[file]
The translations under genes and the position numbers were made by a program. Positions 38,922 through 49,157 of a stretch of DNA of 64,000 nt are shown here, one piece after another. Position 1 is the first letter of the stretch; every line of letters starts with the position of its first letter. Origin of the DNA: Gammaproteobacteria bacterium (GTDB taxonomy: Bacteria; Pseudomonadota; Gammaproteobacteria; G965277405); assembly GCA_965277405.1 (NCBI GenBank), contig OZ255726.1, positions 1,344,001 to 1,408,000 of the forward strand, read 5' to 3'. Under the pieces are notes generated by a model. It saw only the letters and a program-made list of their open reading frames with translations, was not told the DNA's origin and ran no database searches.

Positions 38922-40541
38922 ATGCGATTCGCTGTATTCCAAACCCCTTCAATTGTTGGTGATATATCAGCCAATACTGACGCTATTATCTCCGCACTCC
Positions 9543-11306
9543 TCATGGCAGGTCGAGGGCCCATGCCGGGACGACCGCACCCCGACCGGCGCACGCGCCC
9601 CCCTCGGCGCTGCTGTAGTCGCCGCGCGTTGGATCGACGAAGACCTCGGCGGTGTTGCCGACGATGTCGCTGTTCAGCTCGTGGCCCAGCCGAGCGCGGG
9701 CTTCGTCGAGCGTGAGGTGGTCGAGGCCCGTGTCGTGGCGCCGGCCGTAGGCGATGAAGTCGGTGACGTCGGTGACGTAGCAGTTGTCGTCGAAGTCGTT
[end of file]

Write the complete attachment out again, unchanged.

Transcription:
The translations under genes and the position numbers were made by a program. Positions 38,922 through 49,157 of a stretch of DNA of 64,000 nt are shown here, one piece after another. Position 1 is the first letter of the stretch; every line of letters starts with the position of its first letter. Origin of the DNA: Gammaproteobacteria bacterium (GTDB taxonomy: Bacteria; Pseudomonadota; Gammaproteobacteria; G965277405); assembly GCA_965277405.1 (NCBI GenBank), contig OZ255726.1, positions 1,344,001 to 1,408,000 of the forward strand, read 5' to 3'. Under the pieces are notes generated by a model. It saw only the letters and a program-made list of their open reading frames with translations, was not told the DNA's origin and ran no database searches.

Positions 38922-40541
38922 ATGCGATTCGCTGTATTCCAAACCCCTTCAATTGTTGGTGATATATCAGCCAATACTGACGCTATTATCTCCGCACTCC
Positions 9543-11306
9543 TCATGGCAGGTCGAGGGCCCATGCCGGGACGACCGCACCCCGACCGGCGCACGCGCCC
9601 CCCTCGGCGCTGCTGTAGTCGCCGCGCGTTGGATCGACGAAGACCTCGGCGGTGTTGCCGACGATGTCGCTGTTCAGCTCGTGGCCCAGCCGAGCGCGGG
9701 CTTCGTCGAGCGTGAGGTGGTCGAGGCCCGTGTCGTGGCGCCGGCCGTAGGCGATGAAGTCGGTGACGTCGGTGACGTAGCAGTTGTCGTCGAAGTCGTT